Flowers touching fence
To the Editor:
My husband and I bought a home 16 years ago through the MURL program administrated by MVAC. The program was designed to buy a home and fix it up. This improved the neighborhood and provided a home for a family that might not otherwise be able to become homeowners. We felt blessed to have this opportunity.
Over the 16 years, we have planted a lot of flowers, fruit trees and a garden. The flowers and trees have special meaning to us. One story is that my dad planted a lilac tree under the window of my sister’s and mine bedroom when we were small children. He said that now we would have something pretty to smell. My husband, Eugene, planted a lilac tree in memory of my dad.
HUD/HRA bought the property on the north side of our home. They built a duplex. We were very happy because it provided two families with a very nice home.
This summer, HRA decided to install a chain link fence between their property and ours. They ripped out my lilac tree and flowers that they said were on their land. I found a letter in our rose bush a week ago. It stated that our flowers were touching their fence and we would have to take care of this, or they would do it.
I called Gail Diede, HRA executive director, and Fairmont City Council member Tom Hawkins. They did not return my calls.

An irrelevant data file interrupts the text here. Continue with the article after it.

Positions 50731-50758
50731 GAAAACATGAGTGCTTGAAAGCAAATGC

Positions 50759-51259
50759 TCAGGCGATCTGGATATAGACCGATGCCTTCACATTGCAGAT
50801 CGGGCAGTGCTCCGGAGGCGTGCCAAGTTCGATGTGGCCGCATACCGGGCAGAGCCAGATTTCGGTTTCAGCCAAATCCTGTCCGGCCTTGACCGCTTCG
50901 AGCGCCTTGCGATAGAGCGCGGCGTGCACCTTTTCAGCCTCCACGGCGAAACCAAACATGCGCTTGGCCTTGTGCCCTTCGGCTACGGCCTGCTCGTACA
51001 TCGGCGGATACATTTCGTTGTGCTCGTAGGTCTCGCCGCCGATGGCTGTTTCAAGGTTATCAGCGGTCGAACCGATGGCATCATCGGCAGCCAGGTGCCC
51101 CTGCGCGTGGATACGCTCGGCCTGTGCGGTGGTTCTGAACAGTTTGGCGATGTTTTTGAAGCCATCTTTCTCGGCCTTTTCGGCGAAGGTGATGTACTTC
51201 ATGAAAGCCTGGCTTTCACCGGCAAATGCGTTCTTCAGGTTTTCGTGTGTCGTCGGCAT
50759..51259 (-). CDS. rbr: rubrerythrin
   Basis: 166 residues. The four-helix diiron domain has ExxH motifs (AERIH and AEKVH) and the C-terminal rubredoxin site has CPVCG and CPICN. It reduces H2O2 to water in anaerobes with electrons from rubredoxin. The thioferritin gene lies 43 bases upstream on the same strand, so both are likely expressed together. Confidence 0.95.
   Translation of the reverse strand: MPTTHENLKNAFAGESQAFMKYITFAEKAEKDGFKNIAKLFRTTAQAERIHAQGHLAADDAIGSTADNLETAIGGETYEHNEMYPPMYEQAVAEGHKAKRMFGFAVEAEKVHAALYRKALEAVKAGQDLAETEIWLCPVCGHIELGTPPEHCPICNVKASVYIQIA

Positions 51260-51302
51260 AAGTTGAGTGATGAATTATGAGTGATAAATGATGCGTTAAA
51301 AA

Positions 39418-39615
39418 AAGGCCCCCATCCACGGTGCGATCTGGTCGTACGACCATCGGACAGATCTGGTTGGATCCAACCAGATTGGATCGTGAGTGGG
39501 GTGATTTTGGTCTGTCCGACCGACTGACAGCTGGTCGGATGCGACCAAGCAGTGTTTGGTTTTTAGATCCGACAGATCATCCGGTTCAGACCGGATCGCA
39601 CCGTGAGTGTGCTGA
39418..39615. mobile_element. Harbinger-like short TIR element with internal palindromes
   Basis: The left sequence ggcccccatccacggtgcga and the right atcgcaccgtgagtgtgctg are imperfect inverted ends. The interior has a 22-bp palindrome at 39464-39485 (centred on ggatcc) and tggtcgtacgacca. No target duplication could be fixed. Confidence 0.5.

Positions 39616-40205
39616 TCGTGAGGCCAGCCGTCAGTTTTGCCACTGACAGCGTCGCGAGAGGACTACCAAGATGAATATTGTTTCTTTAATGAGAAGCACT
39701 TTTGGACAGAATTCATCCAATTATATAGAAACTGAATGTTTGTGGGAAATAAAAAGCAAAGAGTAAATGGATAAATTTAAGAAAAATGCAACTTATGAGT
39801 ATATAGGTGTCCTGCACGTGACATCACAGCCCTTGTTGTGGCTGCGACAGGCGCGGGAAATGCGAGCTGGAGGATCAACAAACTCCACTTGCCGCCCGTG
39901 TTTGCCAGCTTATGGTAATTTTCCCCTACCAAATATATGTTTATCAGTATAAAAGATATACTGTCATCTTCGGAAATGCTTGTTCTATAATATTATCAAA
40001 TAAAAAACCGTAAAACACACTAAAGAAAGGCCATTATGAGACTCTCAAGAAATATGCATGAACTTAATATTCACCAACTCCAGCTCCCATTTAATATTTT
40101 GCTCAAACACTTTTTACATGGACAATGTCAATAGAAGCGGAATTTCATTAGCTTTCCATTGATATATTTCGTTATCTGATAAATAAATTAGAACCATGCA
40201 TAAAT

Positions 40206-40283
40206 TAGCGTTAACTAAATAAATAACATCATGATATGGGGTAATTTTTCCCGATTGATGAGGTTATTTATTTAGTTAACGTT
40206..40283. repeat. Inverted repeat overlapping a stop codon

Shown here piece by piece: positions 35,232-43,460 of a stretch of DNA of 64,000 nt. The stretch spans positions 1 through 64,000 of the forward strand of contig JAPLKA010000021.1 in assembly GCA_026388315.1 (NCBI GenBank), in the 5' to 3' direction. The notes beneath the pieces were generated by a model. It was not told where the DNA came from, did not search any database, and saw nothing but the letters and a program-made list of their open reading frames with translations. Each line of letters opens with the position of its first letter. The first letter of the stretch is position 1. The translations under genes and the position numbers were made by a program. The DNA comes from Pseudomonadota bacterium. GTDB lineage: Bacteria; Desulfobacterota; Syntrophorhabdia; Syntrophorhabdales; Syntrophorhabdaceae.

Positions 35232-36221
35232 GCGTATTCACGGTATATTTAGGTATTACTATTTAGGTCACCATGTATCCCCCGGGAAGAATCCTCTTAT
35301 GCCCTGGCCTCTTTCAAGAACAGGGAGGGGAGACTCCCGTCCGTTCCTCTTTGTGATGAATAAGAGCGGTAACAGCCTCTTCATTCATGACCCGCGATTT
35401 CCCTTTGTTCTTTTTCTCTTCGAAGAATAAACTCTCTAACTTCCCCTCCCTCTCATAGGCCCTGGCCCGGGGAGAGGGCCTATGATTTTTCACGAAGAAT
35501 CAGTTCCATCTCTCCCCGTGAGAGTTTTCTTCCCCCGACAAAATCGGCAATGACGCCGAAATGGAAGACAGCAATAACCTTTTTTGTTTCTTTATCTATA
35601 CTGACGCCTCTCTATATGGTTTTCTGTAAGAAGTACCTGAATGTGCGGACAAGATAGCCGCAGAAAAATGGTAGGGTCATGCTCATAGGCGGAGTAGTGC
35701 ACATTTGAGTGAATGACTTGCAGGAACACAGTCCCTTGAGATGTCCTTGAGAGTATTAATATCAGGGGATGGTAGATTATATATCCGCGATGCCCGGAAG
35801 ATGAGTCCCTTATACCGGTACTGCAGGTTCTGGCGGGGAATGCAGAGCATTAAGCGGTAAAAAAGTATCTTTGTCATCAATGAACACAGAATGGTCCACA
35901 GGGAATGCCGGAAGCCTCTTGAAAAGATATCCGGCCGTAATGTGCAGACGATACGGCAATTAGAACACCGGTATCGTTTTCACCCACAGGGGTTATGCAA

HRA’s maintenance employees came. I went out to talk to them about their plans. They started yelling at me and told me that it is illegal for our flowers to touch their fence.
Polly Anna Mosloski
To the Editor:
In the first week of June 1941, my dad graduated from the University of South Dakota, married my mom and was inducted into the Army. During the next five years, he served in the Pacific in a unit that set a record for consecutive days in combat, nearly died of typhus fever and won the Bronze Star. His story was similar to that of many of the men of his generation.
On the homefront, Americans rationed gasoline and food, and sacrificed for the war effort. Some drove on old tires filled with corn because rubber was best put to use elsewhere. Most did these things willingly to sacrifice for the greater good. While rights were important, social responsibility was even more so. There was a sense that everyone was in this together.
While reading a stack of letters dad wrote during the war, I realized that not once did he complain about his rights being infringed upon, his right to start a business, his right to start a family, his right to enjoy the most vibrant years of his youth.
Today we face our own national crisis: a pandemic that has claimed over 200,000 American lives, nearly half the American total in World War II. Yet the sense of being in this together seems strangely absent. Is social distancing or wearing a mask really a threat to our “rights” and our “freedom”? Or is it a small price to pay to keep others safe? I would suggest that we aren’t being asked to storm the beaches of Normandy or plant the flag at Iwo Jima.